This Is Not the America I Know

This Is Not the America I Know

As soon as Trump takes Florida as one of his key swing states, I become painfully sure that the race is over. My worst nightmare has been realised: Donald Trump is going to become the 45th president of the United States of America.

 Very real feelings of grief – like a painful heartbreak or losing a childhood pet – sweep over me, but in the back of my mind I have a lingering sense of relief. It takes me a bit to pinpoint where in the heck this comforting feeling is coming from when I remember: I already booked a one-way flight for Australia months prior to this election! I have the opportunity to escape this fucking shit show.

 In a fit of passion and rage, I compose a tweet: “Never felt more secure in my decision to leave for Australia. Chances of purchasing a return ticket just became exponentially slim.”

 Now, many of my fellow Americans might say that this is unpatriotic of me. If I hate the US so much, I can just get the fuck out, right? But this couldn’t be further from my truth. I love America, but a Trump America is not the America I know, and it’s not the America I love.

 The America I know and love has fought since the very beginning for freedom and justice. It has been over 200 years since we gained independence, and over those two centuries, our nation has built itself up to become one of the most powerful in the world.

 How? The Emancipation Proclamation. Women’s suffrage. Marriage equality. The Civil Rights Act. The US was at one point called a melting pot, with millions of ideas generating from the minds of all sorts of different people. This country has never been perfect. Freedom did not come without struggle, and we still have a lot of work to do. But I was still at a point where I was proud to be an American – especially when we elected our first African American president, Barack Obama.

 Eight years later and here we are. We have voted in a sexist, misogynistic, xenophobic tyrant, and our country just set itself back two whole centuries. The fact that a majority of the United States actively made the choice to put this man into one of the most powerful positions in the world knocks the wind out of me, and troubles me to the depths of my core.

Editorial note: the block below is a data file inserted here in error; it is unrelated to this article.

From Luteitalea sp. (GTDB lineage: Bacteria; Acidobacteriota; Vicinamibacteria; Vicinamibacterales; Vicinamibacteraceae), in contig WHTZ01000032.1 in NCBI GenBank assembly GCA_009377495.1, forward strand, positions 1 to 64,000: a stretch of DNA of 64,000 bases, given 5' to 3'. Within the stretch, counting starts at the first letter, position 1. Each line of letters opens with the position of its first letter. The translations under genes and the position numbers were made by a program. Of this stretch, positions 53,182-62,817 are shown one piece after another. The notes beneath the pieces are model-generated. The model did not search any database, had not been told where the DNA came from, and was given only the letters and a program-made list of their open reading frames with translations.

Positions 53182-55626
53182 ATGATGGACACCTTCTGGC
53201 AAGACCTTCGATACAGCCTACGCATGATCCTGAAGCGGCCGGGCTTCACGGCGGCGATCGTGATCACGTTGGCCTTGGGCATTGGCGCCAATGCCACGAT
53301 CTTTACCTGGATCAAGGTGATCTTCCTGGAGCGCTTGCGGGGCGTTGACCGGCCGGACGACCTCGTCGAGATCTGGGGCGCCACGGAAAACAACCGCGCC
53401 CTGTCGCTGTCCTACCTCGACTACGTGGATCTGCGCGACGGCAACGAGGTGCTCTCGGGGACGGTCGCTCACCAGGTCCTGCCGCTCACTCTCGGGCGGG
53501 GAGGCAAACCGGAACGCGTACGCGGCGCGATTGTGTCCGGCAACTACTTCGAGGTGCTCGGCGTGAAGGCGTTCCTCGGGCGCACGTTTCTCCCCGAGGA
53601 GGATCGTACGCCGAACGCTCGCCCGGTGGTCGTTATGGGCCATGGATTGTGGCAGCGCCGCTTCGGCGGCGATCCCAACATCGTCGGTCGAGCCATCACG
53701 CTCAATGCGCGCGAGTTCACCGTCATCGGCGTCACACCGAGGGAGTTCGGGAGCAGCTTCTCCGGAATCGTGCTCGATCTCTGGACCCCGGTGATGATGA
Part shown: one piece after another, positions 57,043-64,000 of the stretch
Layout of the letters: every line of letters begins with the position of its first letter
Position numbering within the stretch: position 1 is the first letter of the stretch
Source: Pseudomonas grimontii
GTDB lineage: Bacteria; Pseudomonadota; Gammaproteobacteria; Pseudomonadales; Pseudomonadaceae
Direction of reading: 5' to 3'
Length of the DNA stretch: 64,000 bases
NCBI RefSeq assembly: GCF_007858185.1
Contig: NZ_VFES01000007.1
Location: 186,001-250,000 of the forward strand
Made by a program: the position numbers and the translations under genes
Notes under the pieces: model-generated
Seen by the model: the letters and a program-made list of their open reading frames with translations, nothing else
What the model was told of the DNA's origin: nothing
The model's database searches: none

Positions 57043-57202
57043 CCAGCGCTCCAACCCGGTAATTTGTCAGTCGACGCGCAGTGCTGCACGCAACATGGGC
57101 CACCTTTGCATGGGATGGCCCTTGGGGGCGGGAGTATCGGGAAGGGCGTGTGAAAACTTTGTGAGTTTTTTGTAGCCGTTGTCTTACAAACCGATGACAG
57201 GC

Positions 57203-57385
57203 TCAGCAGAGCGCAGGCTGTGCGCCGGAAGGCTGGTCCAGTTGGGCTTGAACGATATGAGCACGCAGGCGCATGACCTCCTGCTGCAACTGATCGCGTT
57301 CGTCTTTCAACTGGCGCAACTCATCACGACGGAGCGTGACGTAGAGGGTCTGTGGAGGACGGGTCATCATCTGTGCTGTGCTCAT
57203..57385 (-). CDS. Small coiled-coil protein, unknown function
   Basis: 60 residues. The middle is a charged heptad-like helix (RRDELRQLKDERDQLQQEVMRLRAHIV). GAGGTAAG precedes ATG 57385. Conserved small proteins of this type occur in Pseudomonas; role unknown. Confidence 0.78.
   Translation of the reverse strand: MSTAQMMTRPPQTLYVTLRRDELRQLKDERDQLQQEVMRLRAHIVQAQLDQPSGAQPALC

That is not to say that I’m going to sit here and hate Trump supporters. I realise people are fed up with the current system and appreciate that Trump is anti-establishment, but the man has done more than just say a couple of bad things. Throughout his campaign, he slandered an entire religion, completely degraded women and advocated for their sexual harassment and assault, mocked a journalist with a disability… we all know this list. I could go on and on.

 We live in a time when our Earth is deteriorating, the entire population is unsettled in times of strife and war, and nuclear weapons sit waiting to pulverise enemy nations. And we just handed these nuclear codes into the hands of a man who cannot even handle himself on Twitter. That is something we cannot take lightly.

 I don’t think this is the country our Founding Fathers had in mind when they wrote the Declaration of Independence. I don’t think that anyone who ever fought for American freedom would believe that they would succeed, only to have oppression rise from the ashes in the body of Donald Trump. This is not the freedom we have been fighting for.

 I’m not ungrateful for growing up in the US. I’m so incredibly appreciative to have been born into a free nation, especially when I know that so many others were not. I’ve just disheartened with how divisive we’ve become.

I did fabricate a bit on my post-election tweet. I will (eventually) purchase a return flight and come back to my beautiful country, and I will be more than ready to spread only love and light to everyone that I meet. I will continue to fight towards human equality for all, harder than I’ve ever tried before. I will return to America and act as what I believe a true American to be: inclusive, open-minded, empathetic and above all, free.

Facebook Comments